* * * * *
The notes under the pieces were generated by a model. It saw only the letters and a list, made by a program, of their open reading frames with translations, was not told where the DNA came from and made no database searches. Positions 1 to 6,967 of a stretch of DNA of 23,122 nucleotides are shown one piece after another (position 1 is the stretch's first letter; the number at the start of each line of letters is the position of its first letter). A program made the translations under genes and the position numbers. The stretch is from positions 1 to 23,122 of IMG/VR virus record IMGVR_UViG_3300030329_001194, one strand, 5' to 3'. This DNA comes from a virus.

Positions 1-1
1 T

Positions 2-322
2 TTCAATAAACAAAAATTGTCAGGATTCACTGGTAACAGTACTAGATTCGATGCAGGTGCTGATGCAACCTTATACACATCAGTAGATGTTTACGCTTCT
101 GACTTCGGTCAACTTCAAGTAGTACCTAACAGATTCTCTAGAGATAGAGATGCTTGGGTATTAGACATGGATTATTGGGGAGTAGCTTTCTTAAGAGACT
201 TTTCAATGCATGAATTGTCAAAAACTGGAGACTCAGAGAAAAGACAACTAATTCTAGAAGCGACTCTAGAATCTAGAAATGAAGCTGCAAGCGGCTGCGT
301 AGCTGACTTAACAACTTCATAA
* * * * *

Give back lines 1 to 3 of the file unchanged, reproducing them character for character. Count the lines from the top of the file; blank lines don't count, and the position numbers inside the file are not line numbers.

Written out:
The notes under the pieces were generated by a model. It saw only the letters and a list, made by a program, of their open reading frames with translations, was not told where the DNA came from and made no database searches. Positions 1 to 6,967 of a stretch of DNA of 23,122 nucleotides are shown one piece after another (position 1 is the stretch's first letter; the number at the start of each line of letters is the position of its first letter). A program made the translations under genes and the position numbers. The stretch is from positions 1 to 23,122 of IMG/VR virus record IMGVR_UViG_3300030329_001194, one strand, 5' to 3'. This DNA comes from a virus.

Positions 1-1
1 T